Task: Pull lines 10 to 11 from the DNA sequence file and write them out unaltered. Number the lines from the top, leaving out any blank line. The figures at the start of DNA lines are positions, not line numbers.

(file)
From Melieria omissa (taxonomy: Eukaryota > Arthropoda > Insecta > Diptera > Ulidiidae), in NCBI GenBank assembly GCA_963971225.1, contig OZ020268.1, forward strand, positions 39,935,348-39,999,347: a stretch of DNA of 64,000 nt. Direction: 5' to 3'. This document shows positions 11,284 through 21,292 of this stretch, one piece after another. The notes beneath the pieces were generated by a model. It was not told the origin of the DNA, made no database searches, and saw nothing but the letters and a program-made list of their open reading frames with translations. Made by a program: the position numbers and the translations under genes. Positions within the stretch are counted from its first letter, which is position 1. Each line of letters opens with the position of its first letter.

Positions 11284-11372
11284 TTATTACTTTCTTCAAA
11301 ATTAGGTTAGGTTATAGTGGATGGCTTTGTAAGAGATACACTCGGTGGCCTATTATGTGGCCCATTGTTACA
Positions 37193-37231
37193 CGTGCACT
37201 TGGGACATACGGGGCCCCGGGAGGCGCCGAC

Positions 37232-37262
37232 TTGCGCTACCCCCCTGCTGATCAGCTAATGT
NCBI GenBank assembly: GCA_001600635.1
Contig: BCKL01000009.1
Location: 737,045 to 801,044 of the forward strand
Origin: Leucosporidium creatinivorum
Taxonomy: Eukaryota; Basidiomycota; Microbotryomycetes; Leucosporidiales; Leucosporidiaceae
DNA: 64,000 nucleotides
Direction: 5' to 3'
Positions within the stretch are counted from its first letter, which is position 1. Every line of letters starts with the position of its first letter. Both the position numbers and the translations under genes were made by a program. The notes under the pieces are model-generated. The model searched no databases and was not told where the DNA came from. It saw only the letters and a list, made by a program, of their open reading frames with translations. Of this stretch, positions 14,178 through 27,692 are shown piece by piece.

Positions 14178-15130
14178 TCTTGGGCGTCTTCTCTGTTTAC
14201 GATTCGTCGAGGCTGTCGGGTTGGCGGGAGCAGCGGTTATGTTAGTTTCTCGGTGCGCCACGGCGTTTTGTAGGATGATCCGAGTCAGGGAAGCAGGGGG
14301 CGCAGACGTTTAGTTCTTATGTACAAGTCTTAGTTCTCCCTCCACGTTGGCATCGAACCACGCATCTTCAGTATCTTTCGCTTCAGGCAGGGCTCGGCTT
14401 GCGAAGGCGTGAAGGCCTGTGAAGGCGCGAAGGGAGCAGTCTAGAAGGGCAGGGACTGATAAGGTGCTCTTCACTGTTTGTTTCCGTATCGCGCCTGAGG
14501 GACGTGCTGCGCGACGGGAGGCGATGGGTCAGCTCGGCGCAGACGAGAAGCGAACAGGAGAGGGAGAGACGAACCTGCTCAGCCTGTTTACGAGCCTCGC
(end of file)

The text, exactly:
NCBI GenBank assembly: GCA_001600635.1
Contig: BCKL01000009.1